The specification explicitly allows nesting of <text:span> elements. Thereby character styles are put on top of each other without introducing an inheritance. Files where this is used work fine and in using hard formatting it works fine too. Only in using styles it fails and the surrounding style is removed.
In testing for https://ask.libreoffice.org/en/question/144399 I noticed, that nesting is possible using shift+doubleClick in version Version: 22.214.171.124.alpha0+ (x64)
Build ID: facfc2951ea9f4745edd4a6fb1cf97697f33f40a
CPU threads: 8; OS: Windows 10.0; UI render: default;
TinderBox: Win-x86_64@62-TDF, Branch:master, Time: 2018-01-14_00:42:04
Locale: de-DE (de_DE); Calc: CL
But that seems to work accidentally.
So my request is, that a UI is added to put a character style on top of another by nesting <text:span> elements.
There is likely a better method than shift+doubleClick, especially as accessibility has to be considered too.
Created attachment 139970 [details]
Illustration of the issue
"Suddenly..sidewalk" are formatted with Strong Emphasis, "disappeared" in the middle with additional Emphasis using shift+click and "the trash... in the" below as well in Emphasis but without shift, meaning it's replaced.
The request is solely technically driven and I recommend to not do that. The redesign complicates the UI significantly with benefit in only a very few situations but serious disadvantage for most users.
If we need to support these nested styles (my suggestion would be to remove them from the file format), the easter-eggy shift+click thing is good enough. But we should give better feedback as discussed in bug 90646, whereas I would prefer the inspector from bug 112852 comment 10.
We should also not forget the "inconsistency" (actually I like it) mentioned on ask.libo that the Default style that is never nested.
(In reply to Heiko Tietze from comment #1)
> The request is solely technically driven and I recommend to not do that.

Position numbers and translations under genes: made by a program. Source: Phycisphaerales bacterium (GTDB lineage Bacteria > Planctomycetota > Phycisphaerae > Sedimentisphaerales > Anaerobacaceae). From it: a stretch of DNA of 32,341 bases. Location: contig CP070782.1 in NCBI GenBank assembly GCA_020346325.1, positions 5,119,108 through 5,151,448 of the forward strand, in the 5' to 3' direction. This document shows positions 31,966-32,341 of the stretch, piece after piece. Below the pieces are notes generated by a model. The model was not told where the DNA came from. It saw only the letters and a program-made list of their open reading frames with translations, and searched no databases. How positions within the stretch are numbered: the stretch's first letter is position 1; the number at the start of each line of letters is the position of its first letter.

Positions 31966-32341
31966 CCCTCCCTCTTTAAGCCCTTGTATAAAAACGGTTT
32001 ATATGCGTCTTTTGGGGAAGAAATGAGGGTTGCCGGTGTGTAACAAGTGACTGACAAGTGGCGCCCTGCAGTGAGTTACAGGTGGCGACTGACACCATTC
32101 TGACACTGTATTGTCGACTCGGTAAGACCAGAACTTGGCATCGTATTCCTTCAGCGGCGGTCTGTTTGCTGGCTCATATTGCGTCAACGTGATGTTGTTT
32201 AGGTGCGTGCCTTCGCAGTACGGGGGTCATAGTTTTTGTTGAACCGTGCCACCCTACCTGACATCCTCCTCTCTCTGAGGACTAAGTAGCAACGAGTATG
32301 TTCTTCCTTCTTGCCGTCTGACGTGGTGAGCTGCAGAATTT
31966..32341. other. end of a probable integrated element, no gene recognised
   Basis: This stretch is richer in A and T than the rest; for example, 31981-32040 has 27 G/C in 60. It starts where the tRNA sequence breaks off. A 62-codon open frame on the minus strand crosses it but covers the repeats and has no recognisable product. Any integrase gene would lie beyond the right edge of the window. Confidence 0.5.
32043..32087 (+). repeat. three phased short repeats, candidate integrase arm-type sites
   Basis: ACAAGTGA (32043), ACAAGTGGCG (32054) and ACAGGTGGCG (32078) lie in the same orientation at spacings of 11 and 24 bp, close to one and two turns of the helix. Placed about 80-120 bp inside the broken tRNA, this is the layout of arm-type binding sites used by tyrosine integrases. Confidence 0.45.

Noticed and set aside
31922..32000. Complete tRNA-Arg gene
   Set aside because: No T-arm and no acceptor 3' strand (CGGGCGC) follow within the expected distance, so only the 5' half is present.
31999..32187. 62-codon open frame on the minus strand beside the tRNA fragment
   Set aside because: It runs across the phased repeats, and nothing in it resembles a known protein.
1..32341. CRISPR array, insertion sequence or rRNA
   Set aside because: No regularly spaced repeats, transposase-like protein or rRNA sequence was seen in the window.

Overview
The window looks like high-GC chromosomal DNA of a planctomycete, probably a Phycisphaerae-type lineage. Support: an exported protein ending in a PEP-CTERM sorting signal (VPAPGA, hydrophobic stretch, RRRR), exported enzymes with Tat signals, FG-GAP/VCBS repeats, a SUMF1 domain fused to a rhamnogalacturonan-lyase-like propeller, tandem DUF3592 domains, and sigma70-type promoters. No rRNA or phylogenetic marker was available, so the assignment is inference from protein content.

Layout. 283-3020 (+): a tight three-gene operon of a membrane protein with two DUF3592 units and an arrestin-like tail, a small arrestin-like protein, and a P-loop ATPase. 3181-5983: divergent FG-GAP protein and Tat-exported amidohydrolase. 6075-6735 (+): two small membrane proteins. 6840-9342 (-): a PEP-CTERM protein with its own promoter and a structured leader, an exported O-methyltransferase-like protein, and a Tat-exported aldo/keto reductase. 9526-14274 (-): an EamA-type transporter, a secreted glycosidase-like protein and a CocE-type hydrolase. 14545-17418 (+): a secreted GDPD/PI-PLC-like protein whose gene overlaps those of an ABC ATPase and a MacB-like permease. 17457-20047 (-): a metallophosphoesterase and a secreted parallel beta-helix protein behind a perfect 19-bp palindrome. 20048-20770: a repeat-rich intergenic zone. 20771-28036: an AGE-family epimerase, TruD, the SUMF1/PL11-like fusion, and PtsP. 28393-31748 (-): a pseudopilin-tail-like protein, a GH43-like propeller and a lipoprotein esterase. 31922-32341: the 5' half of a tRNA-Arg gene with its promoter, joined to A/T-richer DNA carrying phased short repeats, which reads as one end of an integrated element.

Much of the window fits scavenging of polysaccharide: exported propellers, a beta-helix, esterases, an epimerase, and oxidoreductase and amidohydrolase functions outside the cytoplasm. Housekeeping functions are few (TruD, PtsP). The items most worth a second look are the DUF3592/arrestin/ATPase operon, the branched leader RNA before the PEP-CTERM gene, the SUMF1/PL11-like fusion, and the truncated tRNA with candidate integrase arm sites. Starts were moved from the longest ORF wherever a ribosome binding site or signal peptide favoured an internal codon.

> If we need to support these nested styles (my suggestion would be to remove them from the file format), the easter-eggy shift+click thing is good enough.
I strongly disagree. The ability to nest character styles is extremely important for complex documents. It's the only sane way to represent semantic or formatting considerations that are orthogonal to each other.
Style support is a widely touted feature of LO (and rightly so), but these kinds of limitations (can't nest character styles, can't inherit page styles, graphic styles not available in Writer, character styles not available in Impress...) prevents it from realizing its potential.
Undocumented features are just as bad as not having the feature at all, unless you have unlimited time to tinker. I was extremely excited to learn that this might already work, because if true it's one less reason that I might need to use LaTeX. I never would have discovered it if not for Regina's exploration.
Personally, I think a second "apply" button that nests rather than replaces existing styles would be an unobtrusive way to make nesting available. At the very least, the double-click feature should be confirmed and added to the help text.
(In reply to Kenneth Hanson from comment #2)
> I strongly disagree. The ability to nest character styles is extremely
> important for complex documents. It's the only sane way to represent
> semantic or formatting considerations that are orthogonal to each other.
Can we find a good example? Something like but better than:
* in-text citation with highlighted words.
"And she said:<i>Though shalt <b>NEVER</b> format directly!</i>, and went away." (<i> and <b> as html-like illustration of character style 'cite' and 'emphasis').
In the example you get NEVER in italic from cite plus bold from emphasis but I think a direct formatting would be fine here just for simplicity of the UI.
When you present Change and Apply (or Add) I doubt that users understand that. Visualization could be done via tree where the second style is a children of the first (still not easy to understand).
Nested character styles are really cool. I also often wished that such feature is available in LibO. Good to hear that it's possible and that's also possible with buttons in the "Formatting (styles)" toolbar. But how long?
How should nested styles be handled in the UI? LibO isn't prepared for this. How should nested styles (=several styles at once) be shown in the Styles sidebar? Or in the menu or context menu? There, character styles are now implemented as radio buttons (only one can be selected) which must be changed to checkboxes (more than one can be selected at once).